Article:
Thiefcatchers and felonious priests

One day John Kirkeham, a London “catchpoll” (thief-catcher) arrested Geoffrey Warmyngton, “vicar of St Martin’s,” for an unspecified offence. Warmyngton twisted out of Kirkeham’s grasp and ran to St Martin le Grand for sanctuary. It’s unclear which church dedicated to St Martin was Warmyngton’s place of employment, as there were six churches dedicated to St Martin in London itself and St Martin in the Fields to the west of the city. If Warmyngton was employed at St Martin le Grand, then seeking sanctuary there was very irregular! (Felonious priests were, on the other hand, less rare than you might think.)

The London churches dedicated to St Martin, Source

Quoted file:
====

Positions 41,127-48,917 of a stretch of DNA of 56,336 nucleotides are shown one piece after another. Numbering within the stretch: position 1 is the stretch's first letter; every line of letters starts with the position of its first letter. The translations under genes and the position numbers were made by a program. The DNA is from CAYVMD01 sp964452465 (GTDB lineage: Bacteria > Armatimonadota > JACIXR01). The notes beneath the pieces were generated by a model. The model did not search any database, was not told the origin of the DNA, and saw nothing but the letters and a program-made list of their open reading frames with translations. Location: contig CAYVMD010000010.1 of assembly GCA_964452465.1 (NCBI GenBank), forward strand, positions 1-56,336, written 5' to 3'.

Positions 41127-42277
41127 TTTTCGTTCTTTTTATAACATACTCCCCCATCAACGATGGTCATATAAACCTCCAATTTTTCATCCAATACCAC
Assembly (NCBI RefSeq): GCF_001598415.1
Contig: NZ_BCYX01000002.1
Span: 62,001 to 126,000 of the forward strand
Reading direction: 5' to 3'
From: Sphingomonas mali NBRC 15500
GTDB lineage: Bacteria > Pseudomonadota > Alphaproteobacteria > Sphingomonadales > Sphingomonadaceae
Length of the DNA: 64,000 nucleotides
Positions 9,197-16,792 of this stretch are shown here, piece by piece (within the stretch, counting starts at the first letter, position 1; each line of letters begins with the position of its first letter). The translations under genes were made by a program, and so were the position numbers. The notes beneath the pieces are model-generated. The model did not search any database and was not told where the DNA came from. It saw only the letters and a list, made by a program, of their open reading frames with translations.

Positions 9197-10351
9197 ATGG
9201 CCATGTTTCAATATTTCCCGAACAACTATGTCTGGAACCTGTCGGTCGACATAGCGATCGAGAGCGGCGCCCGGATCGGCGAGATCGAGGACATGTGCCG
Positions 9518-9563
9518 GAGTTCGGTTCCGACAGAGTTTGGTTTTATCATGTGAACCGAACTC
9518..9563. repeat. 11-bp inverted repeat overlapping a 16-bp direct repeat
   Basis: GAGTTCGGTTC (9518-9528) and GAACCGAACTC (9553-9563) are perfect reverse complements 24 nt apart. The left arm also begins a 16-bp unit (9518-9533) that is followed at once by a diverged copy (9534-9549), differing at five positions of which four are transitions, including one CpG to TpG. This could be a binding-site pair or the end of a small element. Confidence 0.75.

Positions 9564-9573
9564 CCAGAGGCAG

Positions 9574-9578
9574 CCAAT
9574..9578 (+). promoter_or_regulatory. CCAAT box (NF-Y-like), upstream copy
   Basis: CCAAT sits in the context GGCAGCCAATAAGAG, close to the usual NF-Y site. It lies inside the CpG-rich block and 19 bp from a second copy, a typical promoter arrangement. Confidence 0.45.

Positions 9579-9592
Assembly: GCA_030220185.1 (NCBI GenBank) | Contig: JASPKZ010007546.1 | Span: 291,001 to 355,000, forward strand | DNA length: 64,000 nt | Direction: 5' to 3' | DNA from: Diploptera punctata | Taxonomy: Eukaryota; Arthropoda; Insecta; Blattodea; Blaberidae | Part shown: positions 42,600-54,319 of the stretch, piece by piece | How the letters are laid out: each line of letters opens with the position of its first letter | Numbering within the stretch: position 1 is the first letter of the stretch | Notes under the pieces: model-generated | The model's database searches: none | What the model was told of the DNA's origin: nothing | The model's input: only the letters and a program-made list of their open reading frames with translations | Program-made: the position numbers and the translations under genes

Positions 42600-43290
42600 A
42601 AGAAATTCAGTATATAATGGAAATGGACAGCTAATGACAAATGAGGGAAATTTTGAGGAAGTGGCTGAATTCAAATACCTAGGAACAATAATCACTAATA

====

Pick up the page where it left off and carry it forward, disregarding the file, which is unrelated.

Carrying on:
Kirkeham followed Warmyngton into the sanctuary precinct and tried to seize him again, but a group of clerics of St Martin’s defended the sanctuary seeker and chased Kirkeham off. Kirkeham then sued the clergy of St Martin’s on a plea of trespass for preventing the arrest.


One of those clergy, John Passheley (who was identified, curiously, as both embroiderer and clerk of St Martin’s) complained that he “dyd none other trespas butt in conservacion of the Seintwary as his dute [duty] was.”


If a 15th century English person felt the common law was failing them, they could appeal to the Chancellor, and Passheley petitioned the Chancellor to intervene. As is usual, the petition is all that remains of the case, so we don’t know what happened. It’s also unclear when this occurred: Chancery petitions are (maddeningly) undated and can only be assigned approximate years according to the particular chancellor to whom they’re addressed. This one could be 1433-43 or 1467-72.

So a little vignette, unanchored in time, raising a lot of questions about felonious priests, thief-catchers, and embroidering clerks!

TNA, C 1/45/144. Top image:

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